Kirsten Wild - Sarah Connolly
Put all the doping news from men's cycling to one side, and watch some truly excellent road racing, as the women's peloton bring their attacking spirit to Qatar. Race report and videos right here!
I've been getting so depressed at the endless round of revelations and admissions from the men's peloton, so it was a real delight to have the Tour of Qatar this week, to remind me that I am still in love with cycling.
I've got to say, it was a bit of a surprise to me how much I enjoyed this one. After all, the parcours is exactly what you'd expect - long, straight roads through the flat desert landscape, with only the wind and the sand, and the occasional bad road surface to add variety to the course profiles.... But I was forgetting - this is the women's peloton! When they want to, they can make the dullest course explosive - and with Al Jazeera streaming 20-50km of each stage, we got to see exactly that. I'm not expecting you to take my word for it, so here's a post full of videos, so you can find out for yourself!
It was four stages, covering 392km, with intermediate sprint bonifications contributing to the GC, and you can see the course details at the excellent race website (it's run by ASO, so there's everything you need up there). Last year's winner, Judith Arndt, has retired, so wasn't there to defend, but Ellen van Dijk (Specialized-lululemon) who won in 2011 and Kirsten Wild (Argos-Shimano) winner of the first two editions of the race in 2009 and 2010 were well and truly there - not to mention all the other big teams, like Orica-AIS, Wiggle Honda and Hitec Products UCK, all wanting to show what their new line-ups could do - Wiggle, of course, is a brand-new team, and although double road World Champion Giorgia Bronzini is focusing on the Track World Championships, it's the first opportunity to show what they can do in UCI races, with team owner Rochelle Gilmore also targeting sprint wins. Orica brought a more Classics-style squad built around new signing Emma Johansson, with brand-new Australian champion Gracie Elvin and their escape experts Loes Gunnewijk and Tiffany Cromwell, while Hitec had former-Specialized sprinter Chloe Hosking for the sprints, and one of the riders to watch, Elisa Longo Borghini for the opportunities. Game on!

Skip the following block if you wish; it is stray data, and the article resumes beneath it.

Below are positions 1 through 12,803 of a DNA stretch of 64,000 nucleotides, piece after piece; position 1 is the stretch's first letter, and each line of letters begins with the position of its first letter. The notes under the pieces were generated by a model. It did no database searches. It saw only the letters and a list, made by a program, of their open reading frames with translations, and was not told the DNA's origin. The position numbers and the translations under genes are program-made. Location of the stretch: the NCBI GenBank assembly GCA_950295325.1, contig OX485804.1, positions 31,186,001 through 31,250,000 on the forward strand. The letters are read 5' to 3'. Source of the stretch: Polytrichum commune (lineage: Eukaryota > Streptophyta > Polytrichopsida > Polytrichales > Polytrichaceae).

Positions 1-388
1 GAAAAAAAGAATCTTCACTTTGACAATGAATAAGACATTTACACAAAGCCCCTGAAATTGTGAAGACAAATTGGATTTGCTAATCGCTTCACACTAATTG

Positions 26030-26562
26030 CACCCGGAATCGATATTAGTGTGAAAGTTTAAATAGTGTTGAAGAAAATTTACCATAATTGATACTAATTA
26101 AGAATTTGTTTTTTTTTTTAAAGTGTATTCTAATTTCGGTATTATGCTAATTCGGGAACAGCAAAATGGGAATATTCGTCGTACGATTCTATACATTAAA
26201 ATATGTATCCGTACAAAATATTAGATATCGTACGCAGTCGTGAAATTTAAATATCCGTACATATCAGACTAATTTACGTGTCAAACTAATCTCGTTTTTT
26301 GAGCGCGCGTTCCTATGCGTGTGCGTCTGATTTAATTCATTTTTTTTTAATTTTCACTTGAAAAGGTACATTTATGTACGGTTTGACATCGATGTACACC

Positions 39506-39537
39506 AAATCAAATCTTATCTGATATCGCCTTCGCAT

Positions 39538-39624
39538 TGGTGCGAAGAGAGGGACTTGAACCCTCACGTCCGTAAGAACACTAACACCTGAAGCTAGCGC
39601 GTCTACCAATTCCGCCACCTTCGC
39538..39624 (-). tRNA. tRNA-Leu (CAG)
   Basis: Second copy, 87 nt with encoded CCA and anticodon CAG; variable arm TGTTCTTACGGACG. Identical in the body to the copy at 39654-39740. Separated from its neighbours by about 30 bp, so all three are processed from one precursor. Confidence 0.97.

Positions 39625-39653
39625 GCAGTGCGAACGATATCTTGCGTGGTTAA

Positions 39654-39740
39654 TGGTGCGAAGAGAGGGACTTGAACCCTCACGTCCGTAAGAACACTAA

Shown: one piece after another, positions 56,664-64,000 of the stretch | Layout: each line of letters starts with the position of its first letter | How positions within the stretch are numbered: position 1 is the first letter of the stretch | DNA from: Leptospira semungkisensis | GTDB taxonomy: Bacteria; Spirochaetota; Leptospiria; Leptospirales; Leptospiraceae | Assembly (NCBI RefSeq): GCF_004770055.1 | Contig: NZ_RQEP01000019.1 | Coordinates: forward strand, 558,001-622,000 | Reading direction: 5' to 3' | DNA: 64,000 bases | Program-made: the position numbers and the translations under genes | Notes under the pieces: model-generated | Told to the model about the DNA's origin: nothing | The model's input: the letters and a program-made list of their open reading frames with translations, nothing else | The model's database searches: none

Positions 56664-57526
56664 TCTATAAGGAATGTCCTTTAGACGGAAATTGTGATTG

But enough talk, let's have a look at the action! If you only watch 1 of the 2 videos from each stage, make it the last kms, they're all excellent!
Stage 1: Museum of Islamic Art to Mesaieed, 97km
Short stage report:
Last few kilometres:
Stage 1 showed the benefit the Australians have of coming to this off the back of the Bay Crits and the National Championships, as, after the usual attacks and catches, and the winds (and Orica and Specialized) blew the peloton apart, Gracie Elvin and Chloe Hosking escaped in the last 20km. Track star Lisa Breannauer (Specialized-lululemon) and Belgian sprinter Liesbet de Vocht (Rabobank-Liv/Giant) managed to join them, and they worked well to get enough of a gap on the peloton to enable them to cat-and-mouse with each other while the chase grew tantalisingly close. Hosking started her sprint first, racing elbow-to-elbow with Elvin, crossing the line first, to take the stage win, and the leader's jersey. A fabulous start for her new team! But with the bunch coming in only 10 seconds behind, there was still everything to race for...